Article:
The images of coupled Kinnara and Kinnari can be found in Borobudur, Mendut, Pawon, Sewu, Sari, and Prambanan temples. Usually, they are depicted as birds with human heads, or humans with lower limbs of birds. The pair of Kinnara and Kinnari usually is depicted guarding Kalpataru, the tree of life, and sometimes guarding a jar of treasure. A pair of Kinnara-Kinnari bas-reliefs of Sari temple is unique, depicting Kinnara as celestial humans with birds' wings attached to their backs, very similar to popular image of angels.

There are bas-relief in Borobudur depicting the story of the famous kinnari, Manohara.


Gold Kinnara.

The Kinnara: Spelt as kinari or Kinara (Baybayin: ᜃᜒᜈᜍᜒ / ᜃᜒᜈᜍ) the devoted lover with the beautiful face and body of a woman, or sometimes a boy, with feathered wings and claws who will love and devotedly serve anyone who has shown it kindness, thus binding them to that one person their whole life. However, if the chosen mortal cheats or breaks the kinnari's heart then the kinnari turns into a blood sucking monster called Mandurugo.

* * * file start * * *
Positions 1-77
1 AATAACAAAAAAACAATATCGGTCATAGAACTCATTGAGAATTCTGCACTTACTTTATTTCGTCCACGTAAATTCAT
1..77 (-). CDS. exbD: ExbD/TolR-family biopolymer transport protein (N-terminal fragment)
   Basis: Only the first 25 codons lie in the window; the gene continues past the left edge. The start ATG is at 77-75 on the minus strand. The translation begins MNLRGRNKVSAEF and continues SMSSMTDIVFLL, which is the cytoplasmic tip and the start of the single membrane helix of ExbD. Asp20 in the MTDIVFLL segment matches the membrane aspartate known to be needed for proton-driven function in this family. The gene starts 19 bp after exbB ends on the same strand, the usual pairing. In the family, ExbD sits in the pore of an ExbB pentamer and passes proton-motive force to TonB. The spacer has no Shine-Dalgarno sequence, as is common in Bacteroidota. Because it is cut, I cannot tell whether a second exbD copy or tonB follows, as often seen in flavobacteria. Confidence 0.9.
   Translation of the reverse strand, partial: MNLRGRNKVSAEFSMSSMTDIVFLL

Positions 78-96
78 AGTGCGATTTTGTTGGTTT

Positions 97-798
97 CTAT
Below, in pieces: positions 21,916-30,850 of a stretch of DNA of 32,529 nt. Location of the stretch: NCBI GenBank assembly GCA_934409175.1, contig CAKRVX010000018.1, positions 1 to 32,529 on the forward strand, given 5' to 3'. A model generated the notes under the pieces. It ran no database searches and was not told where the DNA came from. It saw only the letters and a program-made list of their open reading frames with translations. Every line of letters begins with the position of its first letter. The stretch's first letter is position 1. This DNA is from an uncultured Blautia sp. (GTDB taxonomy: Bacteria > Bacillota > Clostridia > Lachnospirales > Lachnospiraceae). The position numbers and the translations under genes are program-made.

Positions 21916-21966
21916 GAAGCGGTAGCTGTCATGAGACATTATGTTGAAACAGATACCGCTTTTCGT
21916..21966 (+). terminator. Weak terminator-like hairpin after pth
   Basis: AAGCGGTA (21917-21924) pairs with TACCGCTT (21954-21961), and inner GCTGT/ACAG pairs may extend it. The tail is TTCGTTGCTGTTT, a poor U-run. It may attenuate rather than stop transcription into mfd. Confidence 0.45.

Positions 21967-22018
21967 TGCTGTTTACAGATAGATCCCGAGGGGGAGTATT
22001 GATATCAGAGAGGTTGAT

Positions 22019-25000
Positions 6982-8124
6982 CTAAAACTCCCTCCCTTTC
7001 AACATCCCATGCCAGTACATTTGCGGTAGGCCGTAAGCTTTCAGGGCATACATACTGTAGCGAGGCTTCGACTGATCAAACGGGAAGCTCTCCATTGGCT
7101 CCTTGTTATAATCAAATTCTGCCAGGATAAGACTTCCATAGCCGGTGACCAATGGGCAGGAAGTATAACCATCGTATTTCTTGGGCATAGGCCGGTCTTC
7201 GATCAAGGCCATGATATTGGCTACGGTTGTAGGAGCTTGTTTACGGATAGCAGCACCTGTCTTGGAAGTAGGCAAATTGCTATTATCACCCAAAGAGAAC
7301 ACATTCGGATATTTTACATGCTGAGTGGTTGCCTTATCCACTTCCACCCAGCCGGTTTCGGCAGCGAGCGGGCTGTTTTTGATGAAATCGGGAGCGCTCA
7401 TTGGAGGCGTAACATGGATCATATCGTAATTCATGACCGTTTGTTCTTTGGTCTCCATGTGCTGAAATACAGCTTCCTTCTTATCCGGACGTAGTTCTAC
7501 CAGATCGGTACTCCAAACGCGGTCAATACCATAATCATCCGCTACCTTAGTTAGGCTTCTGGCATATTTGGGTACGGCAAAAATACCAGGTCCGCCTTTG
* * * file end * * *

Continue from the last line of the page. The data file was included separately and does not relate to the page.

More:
In pre-colonial Philippines Kinnara or Kinnari are symbolic of androgynous beauty and of a lover's devotion, ethereal beauty, and one's undying devotion towards a lover. Pre-colonial gold pieces have been found depicting such otherworldly beauty.

Kinnara are described as gentle, loyal, and subservient creatures. They are depicted as having a beautiful face, the upper body of a slender woman or boy with wings. Alternately, a kinnara can transform its hands and limbs into feathered wings for flight and the lower body of a bird description varies. Kinnaras are skilled dancers and musicians, performing solely for their lover.

In Philippine epics and folk lore, a kinnara/kinnari is usually portrayed as guarding a jar of treasure, but it is actually guarding the remains of its human lover, since Pre-colonial Philippine people would bury their deceased's ashes in jar along with their gold and precious stones.


Sculpture of a kinnari which was decorated in the royal crematorium of Princess Galyani Vadhana at Sanam Luang, Bangkok, Thailand (2008).